It’s Friday afternoon and I just received news that the Supreme Court has rejected the Motion for Reconsideration filed by the Department of Health (DOH) on the Temporary Restraining Order (TRO) that has affected implants and the registration of other contraceptives.
My initial reaction was of course one of dismay.
The full decision is not yet available online. Media friends said that the SC just sent them a briefer a few hours after RH advocates transmitted to the High Court more than 300,000 signatures calling for the lifting of the TRO, and the reversal of the harsh August 2016 decision. This latest decision was made in April while the Court was in Baguio. Again, the ruling originated from the Second Division of SC, and it was a unanimous decision penned by Associate Justice Jose Mendoza. It will be recalled that AJ Mendoza also penned the controversial decision last year.
Pending scrutiny of the whole decision, and based only on limited information from reports, the #LiftTRO advocacy may have gained some small victory here. The TRO on contraceptive implants Implanon and Implanon NXT still stands pending statement from the Food and Drug Administration that they are not abortifacient.
Let me say that implants are used in many parts of the world and have passed scrutiny of many FDAs in countries where they are available. Even the World Health Organization’s experts have found implants as safe and effective as contraceptives. Implants are listed as contraceptives in the WHO List of Essential Medicines. There is a separate category for abortive drugs; implants are not there.
The hormones in implants are the same hormones that are found in pills and injectables. The advantage of implants over pills is they are effective for three years (3) after insertion. Thus, women no longer have to take a pill on a daily basis or have an injection every three months. Its effectiveness and ease of use make the implant a popular option for women who want to space childbearing for three years. Since all these methods are made of the same hormones, I am puzzled at the controversy over implants.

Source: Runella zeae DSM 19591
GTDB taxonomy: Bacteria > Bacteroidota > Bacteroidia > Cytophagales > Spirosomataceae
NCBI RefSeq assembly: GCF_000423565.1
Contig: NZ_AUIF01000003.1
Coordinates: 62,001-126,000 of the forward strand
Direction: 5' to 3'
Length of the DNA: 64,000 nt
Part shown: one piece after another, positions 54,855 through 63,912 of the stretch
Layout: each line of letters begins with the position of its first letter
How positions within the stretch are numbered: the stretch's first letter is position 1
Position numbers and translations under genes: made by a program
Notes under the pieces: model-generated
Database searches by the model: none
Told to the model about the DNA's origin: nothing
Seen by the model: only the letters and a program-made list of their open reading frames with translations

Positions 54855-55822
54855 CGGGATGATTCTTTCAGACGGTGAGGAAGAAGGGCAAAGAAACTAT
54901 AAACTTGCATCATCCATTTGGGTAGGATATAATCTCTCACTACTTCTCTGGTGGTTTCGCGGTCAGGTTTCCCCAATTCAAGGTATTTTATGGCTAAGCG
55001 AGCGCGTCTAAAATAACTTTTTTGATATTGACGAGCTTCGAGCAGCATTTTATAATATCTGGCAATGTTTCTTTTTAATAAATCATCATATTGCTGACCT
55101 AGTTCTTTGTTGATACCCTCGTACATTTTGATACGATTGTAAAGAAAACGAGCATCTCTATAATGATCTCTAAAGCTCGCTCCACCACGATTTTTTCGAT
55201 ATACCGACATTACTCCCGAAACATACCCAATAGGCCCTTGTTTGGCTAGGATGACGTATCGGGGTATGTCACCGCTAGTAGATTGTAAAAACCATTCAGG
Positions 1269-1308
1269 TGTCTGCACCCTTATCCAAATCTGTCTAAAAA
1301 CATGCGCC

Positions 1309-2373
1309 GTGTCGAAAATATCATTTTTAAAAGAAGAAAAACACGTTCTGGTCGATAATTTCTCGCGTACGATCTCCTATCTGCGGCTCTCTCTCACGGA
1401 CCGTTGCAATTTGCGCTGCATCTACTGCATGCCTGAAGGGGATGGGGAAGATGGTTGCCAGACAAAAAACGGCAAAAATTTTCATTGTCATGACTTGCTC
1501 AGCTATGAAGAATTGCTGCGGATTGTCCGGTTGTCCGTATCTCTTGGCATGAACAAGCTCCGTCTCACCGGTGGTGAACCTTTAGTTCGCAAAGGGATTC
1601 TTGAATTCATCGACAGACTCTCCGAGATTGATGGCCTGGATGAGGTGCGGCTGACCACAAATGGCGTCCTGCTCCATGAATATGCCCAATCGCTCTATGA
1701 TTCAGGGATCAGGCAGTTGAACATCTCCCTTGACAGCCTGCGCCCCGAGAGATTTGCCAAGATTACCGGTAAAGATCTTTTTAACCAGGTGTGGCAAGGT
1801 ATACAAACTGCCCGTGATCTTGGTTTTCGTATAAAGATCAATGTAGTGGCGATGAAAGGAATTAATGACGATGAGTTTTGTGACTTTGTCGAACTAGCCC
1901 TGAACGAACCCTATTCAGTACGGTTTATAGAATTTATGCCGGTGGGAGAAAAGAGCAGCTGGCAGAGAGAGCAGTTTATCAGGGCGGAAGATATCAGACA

The FDA has certified Implanon and Implanon NXT. This should mean that this body has examined them and they passed the FDA standards, that these are not abortifacient. The new SC ruling orders the FDA to install a process wherein oppositors to contraceptives are heard. At this point, the FDA should not have problems following this SC order and RH advocates will now expect the FDA to do so. If the FDA moves fast, then the implants that were procured by the DOH nearing expiration may still be used.
An important thing I noticed in the SC ruling as reported is its clarification that the Court did not mean to affect the certification of other contraceptives. This is crucial because the August decision seems to have voided all existing certifications and registrations when the Court said in the second paragraph of page 16 that:
“Due to the failure of the respondents to observe & comply with the basic requirements of due process, the Court is of the view that the certifications/re-certifications and the distribution of the questioned contraceptive drugs by the respondents should be struck down as violative of the constitutional right to due process. ” Emphasis mine.
It is important to note that the petitioner has questioned all registrations of all contraceptives. This recent clarification by the SC therefore, is a big relief to the women who need these contraceptives.
Another important part of the SC’s April 2017 decision is the change it made to its August ruling where it made FDA decisions appealable to the Court of Appeals. Instead, now the SC said that such appeal may be made with the Office of the President. FDA decisions being appealed to the CA was a major thing that RH advocates were protesting against for several reasons.
One, it transformed the FDA from being a regulatory body to one that is quasi-judicial. Some lawyers said that the SC cannot do this as this is tantamount to judicial legislation. Justices can only interpret the Constitution and the laws BUT cannot make new laws. Changing the mandate of the FDA is for Congress to do, not the SC.
Two, people are uneasy in putting medical questions before lawyers and judges. If the August decision on this matter was upheld, it would be the lawyers and judges who will decide on matters they are not experts on.
Third, and not the least important, this would have created a much longer and more complex process for registration of each contraceptive. We are all familiar with how protracted our court processes are. Surely, the anti-RH will appeal each and every approval by the FDA of applications for registration of contraceptives. We know how the anti-RH have filed petitions against the RH law one after the other to the point that the law could not be fully implemented because of legal impediments.
The SC solved this problem (it created in the first place) by amending its decision. FDA functions within the Executive Branch headed by the Office of the President. I am more hopeful that lodging the appeal with the OP will shorten the process of registration of contraceptives compared with putting the same in the hands of the courts.
Pending a thorough reading and study of the full decision, I say that the #LiftTRO advocacy has gained some ground. However, advocates should not let their guard down. This is not yet over.
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